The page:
Mobiliar Kaufpreisschutz /
Protection du prix
d’achat
Optional
  • Years 1-5: 100% of catalog price.
  • Year 6 onwards: Same as compensation table.
Postfinance Present value Standard Actual cash value only.
Postfinance Present value
supplement
Optional
  • Year 1: 100% of catalog price.
  • Year 2: 90%-100% of catalog price.
  • Year 3: 80%-90% of catalog price.
  • Year 4: 70%-80% of catalog price.
  • Year 5: 60%-70% of catalog price.
  • Year 6: 50%-60% of catalog price.
  • Year 7: 40%-50% of catalog price.
  • Year 8 onwards: Actual cash value plus 10% (of actual cash value).
Smile Basic Standard
  • Year 1-2: 100% of catalog price.
  • Year 3: 70%-80% of catalog price.
  • Year 4: 60%-70% of catalog price.
  • Year 5: 50%-60% of catalog price.
  • Year 6: 40%-50% of catalog price.
  • Year 7 onwards: Actual cash value
Smile Plus Optional
  • Year 1-2: 100% of catalog price
  • Year 3: 80%-90% of catalog price
  • Year 4: 70%-80% of catalog price
  • Year 5: 60%-70% of catalog price
  • Year 6: 50%-60% of catalog price
  • Year 7: 40%-50% of catalog price
  • Year 8 onwards: Actual cash value plus 10% (of actual cash value).
Vaudoise Without base value
supplement
Standard Actual cash value only.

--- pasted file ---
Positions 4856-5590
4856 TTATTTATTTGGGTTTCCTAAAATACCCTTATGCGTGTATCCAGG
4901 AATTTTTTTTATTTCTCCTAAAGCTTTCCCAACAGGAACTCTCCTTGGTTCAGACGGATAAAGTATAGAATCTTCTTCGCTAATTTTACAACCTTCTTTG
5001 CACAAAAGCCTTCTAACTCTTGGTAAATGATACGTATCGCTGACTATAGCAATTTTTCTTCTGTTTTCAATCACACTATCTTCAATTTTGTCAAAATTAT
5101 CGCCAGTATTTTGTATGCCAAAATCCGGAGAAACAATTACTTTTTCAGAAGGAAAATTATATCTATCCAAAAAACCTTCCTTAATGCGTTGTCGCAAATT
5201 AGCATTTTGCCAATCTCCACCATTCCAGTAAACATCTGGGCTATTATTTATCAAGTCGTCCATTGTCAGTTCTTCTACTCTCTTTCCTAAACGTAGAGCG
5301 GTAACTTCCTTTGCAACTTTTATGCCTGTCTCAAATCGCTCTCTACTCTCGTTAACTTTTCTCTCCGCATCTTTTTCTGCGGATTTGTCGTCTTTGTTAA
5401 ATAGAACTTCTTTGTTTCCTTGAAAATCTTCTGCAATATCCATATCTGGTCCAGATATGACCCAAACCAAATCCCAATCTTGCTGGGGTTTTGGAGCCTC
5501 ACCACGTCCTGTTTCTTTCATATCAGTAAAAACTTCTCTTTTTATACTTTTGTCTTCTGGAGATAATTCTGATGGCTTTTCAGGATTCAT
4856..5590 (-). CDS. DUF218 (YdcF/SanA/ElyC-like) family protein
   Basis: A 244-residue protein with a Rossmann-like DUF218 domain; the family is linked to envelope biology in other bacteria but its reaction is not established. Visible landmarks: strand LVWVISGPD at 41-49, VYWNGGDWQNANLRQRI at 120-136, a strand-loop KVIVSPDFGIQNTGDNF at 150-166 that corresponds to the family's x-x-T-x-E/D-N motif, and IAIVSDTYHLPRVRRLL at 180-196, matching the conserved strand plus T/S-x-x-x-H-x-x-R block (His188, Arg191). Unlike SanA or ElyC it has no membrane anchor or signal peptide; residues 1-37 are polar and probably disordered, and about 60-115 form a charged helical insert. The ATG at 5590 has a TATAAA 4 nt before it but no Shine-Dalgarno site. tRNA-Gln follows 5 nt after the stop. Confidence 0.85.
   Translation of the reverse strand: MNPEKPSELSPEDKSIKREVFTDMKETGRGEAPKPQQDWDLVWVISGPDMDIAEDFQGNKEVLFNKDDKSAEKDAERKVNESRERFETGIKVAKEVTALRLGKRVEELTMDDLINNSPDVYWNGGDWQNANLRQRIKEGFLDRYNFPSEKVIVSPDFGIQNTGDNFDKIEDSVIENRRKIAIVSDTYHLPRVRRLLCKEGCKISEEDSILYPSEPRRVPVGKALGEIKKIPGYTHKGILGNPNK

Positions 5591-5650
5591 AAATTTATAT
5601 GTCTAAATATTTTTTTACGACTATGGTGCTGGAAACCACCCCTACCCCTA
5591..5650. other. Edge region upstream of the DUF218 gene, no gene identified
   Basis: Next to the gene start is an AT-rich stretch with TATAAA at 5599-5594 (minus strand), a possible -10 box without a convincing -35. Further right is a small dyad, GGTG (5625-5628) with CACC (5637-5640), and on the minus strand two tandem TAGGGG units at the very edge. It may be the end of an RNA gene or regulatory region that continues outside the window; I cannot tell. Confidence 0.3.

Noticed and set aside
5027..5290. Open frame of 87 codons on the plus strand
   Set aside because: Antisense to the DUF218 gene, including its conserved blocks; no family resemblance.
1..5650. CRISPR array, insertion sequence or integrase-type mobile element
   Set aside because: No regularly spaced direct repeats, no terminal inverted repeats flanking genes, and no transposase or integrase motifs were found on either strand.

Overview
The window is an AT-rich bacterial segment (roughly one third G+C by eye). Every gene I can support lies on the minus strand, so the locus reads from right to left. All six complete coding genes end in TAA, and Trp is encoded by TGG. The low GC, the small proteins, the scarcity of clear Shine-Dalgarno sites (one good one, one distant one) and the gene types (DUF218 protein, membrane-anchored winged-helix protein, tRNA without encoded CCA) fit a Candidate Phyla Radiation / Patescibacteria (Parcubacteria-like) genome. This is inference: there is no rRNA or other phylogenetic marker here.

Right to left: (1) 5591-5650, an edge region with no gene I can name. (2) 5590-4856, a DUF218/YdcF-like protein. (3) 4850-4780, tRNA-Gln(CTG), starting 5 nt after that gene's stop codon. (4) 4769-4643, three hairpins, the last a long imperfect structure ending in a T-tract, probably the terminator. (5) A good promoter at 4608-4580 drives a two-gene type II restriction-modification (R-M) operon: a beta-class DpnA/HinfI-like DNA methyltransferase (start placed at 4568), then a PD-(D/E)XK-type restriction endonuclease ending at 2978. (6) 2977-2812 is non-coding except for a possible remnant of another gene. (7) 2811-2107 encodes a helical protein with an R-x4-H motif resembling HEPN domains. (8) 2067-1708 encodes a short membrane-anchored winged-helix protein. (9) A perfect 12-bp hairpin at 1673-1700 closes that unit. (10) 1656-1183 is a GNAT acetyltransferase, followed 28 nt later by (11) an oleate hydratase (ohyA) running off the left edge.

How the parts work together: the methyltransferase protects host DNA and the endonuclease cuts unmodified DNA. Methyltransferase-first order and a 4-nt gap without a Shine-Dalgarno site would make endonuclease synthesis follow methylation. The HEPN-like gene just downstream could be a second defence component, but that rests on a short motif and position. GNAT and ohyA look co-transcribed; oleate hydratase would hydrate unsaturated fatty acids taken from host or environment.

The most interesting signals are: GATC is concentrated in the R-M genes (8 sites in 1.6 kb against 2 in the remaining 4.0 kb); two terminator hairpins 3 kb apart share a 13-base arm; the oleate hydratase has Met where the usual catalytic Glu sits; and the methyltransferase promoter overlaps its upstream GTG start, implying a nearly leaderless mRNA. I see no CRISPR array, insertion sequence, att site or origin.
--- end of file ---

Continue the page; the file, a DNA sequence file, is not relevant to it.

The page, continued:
Vaudoise Base value
supplement
Optional
  • Years 1-2: 100% of catalog price
  • Years 3-7: Actual cash value plus 20% of catalog price.
  • Year 8 onwards: Actual cash value plus 10% of the catalog price
Zurich Compensation table Standard
  • Year 1: 100% of catalog price.
  • Year 2: 85%-95% of catalog price.
  • Year 3: 75%-85% of catalog price.
  • Year 4: 65%-75% of catalog price.
  • Year 5: 55%-65% of catalog price.
  • Year 6: 45%-55% of catalog price.
  • Year 7: 40%-45% of catalog price.
  • Year 8 onwards: Actual cash value.
Zurich Purchase price
protection
Optional
  • Years 1-5: maximum 100% of catalog price.
  • Year 6 onwards: Same as compensation table.

Information as per the general insurance conditions published by insurance providers. moneyland.ch does not guarantee the accuracy of information. Date: March, 2024.

Is partial-casco insurance necessary?

Unlike third-party liability car insurance, casco insurance is not mandatory. It is up to you to decide whether you need and want to insure your own car.

As a general rule, the less it would cost to replace your car with a similar car, the smaller the advantage of having partial-casco insurance is. If you own an old car that would cost very little to replace, then it may not be worth paying for partial-casco insurance. You can check how much cars of the same make, age, mileage, and condition as yours are currently selling for on car classified ads websites like Autolina and Autoscout24.

Whether or not you are likely to benefit from partial-casco insurance also depends on which risks your car is exposed to. If you primarily park your car in uncovered parking spaces that are open to the general public and to natural hazards, then you are more likely to benefit from the coverages that partial-casco car insurance provides.

More on this topic:
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Editor Daniel Dreier
Daniel Dreier is editor and personal finance expert at moneyland.ch.